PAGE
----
If You’re Going To Sam Francisco…
Today’s guest blogger is Sam Imel, the latest addition to the KLWM retail staff…
In 2006 I worked the wine harvest in St. Emilion, France. While living in Napa years prior, I became friends with a French girl named Claire who interned at a local winery. It turned out that her family owned a château in Bordeaux, and each year she would invite me to take part in harvest. As a student, it was impossible for me to fathom taking off the first month of a fall semester to pick grapes. Once graduated and free, I was off to experience all that goes in to making a bottle of wine.
Initially it seemed just right. Claire’s mother, Madame Fourcade, oh-so elegant and graceful, met me at the Libourne train station and delivered me to Chateau Côte de Baleau. Waiting until the rest of the harvest workers arrived, I walked around the property in awe of its beauty. Before I knew it, a caravan of five cars came tearing down the gravel driveway, music blasting. They had arrived and I was intimidated. Fifteen young men recently graduated from high school in Bordeaux piled out of the cars with an air as if they owned the place. Madame Fourcade introduced us as we figured each other out. We passed the evening drinking young wine and cheap scotch. Deep into the first night, I decided to retire “early” to the old stone barracks where harvest workers have slumbered for centuries. In a musty space above the cellar and tractors, I timidly searched out a rickety metal cot in the corner to rest my bones. An hour before sunrise, I was awoken to an army of drunken kids thrashing around the room fighting over beds.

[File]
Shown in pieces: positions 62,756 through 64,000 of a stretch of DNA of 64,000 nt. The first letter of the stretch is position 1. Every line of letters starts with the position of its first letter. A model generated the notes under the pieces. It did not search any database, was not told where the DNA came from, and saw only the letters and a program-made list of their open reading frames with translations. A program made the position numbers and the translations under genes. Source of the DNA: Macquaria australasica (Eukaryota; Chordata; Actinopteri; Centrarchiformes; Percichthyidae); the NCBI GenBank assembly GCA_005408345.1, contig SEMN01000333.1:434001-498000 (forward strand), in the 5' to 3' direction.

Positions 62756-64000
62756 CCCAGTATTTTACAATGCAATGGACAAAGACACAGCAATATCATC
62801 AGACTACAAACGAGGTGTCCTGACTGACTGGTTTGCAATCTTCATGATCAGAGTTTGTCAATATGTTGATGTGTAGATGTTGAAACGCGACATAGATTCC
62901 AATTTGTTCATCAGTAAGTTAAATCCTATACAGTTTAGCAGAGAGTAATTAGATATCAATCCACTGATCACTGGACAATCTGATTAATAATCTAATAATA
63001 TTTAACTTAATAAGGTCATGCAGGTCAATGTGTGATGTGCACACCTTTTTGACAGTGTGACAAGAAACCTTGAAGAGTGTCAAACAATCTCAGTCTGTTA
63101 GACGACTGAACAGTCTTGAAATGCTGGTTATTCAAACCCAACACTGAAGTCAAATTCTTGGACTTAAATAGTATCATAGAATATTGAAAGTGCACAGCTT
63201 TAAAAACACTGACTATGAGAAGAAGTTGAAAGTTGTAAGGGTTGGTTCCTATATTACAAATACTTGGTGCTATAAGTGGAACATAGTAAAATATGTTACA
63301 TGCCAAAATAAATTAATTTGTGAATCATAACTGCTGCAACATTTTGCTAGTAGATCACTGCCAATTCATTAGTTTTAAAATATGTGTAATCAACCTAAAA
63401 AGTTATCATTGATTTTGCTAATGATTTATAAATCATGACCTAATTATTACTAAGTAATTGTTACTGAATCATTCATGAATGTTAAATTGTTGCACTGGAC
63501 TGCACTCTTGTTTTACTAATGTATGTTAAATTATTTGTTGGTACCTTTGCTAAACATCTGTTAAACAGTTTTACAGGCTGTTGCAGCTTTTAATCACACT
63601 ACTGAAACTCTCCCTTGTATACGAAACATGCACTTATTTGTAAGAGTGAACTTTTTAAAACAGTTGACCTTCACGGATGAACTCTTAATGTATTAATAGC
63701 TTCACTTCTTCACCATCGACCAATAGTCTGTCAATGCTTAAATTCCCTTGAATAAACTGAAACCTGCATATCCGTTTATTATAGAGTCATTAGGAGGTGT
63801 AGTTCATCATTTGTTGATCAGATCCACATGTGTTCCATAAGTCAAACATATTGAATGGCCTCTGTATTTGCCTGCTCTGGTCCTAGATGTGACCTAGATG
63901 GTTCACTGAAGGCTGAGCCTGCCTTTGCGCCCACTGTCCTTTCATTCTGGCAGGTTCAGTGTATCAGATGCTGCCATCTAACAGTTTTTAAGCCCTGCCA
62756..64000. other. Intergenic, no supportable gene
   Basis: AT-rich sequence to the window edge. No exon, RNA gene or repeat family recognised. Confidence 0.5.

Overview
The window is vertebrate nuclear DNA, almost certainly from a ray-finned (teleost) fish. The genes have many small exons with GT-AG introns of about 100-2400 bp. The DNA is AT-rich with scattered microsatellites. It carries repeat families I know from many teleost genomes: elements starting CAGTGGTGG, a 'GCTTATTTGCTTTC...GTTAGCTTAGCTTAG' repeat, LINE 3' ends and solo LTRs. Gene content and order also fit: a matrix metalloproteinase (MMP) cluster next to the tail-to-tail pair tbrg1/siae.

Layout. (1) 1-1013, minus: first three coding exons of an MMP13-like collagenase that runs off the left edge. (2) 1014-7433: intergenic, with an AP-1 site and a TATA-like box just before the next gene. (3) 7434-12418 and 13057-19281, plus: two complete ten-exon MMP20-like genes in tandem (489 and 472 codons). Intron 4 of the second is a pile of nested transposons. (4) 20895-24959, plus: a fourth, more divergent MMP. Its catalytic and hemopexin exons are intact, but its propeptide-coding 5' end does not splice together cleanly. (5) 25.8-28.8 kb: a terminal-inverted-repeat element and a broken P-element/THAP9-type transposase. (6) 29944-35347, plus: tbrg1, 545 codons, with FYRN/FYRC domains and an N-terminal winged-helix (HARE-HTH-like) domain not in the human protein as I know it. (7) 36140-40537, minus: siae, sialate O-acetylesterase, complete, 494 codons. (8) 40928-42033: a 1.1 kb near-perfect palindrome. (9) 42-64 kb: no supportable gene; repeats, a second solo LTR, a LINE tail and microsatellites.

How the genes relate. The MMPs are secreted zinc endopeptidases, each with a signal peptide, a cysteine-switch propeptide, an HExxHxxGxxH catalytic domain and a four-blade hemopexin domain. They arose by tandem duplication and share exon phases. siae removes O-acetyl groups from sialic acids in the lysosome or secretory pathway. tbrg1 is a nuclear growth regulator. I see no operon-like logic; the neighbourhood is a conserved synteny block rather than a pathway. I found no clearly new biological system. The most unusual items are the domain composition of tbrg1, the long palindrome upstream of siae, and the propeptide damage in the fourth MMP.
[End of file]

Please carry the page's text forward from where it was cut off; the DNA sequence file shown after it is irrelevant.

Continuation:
It wasn’t long before they noticed the curious American asleep in the corner. The leader of the pack, Stanislaus, was the first to instigate: “Saaaaam, what are you doing here Saaaaam?” With a pillow folded over my head and under a blanket I pretended to sleep. “Why are you here Saaaaam?” he resonated. Laughter roared and all chipped in to make me very uncomfortable. Stanislaus belligerently sung repeatedly, “If you are going to Sammm Franciscooo …” It drove me nuts; I couldn’t give into their tactics. I lay awake hidden until sunrise thinking, “Sam, what are you doing here?”
It soon made sense. They tested me and I passed. Over the next couple of days I was one of them and we were comrades. We engaged in picking grapes, sorting, and working in the cellars at the family’s three Châteaux: Chateau Côte de Baleau, Château Les Grandes Murailles, and Le Clos Saint Martin. Covered in mud from a day’s wet work we would start a soccer match before showering and helping prepare a massive family meal.
Château Les Grandes Murailles
All that goes into a bottle of wine proved far beyond what I had anticipated. It seemed so simple: when the fruit is ripe, pick, press, and ferment it into wine. All of that is very true, but once harvest was complete I had another thought as I scanned over wine bottles on display at a wine bar in Bordeaux. For every wine, from all vintages, there is much more involved beyond the year’s weather and the vigneron’s technique. Though seldom heard, and as infrequently experienced, there are countless stories about the people behind the vintage of each wine label.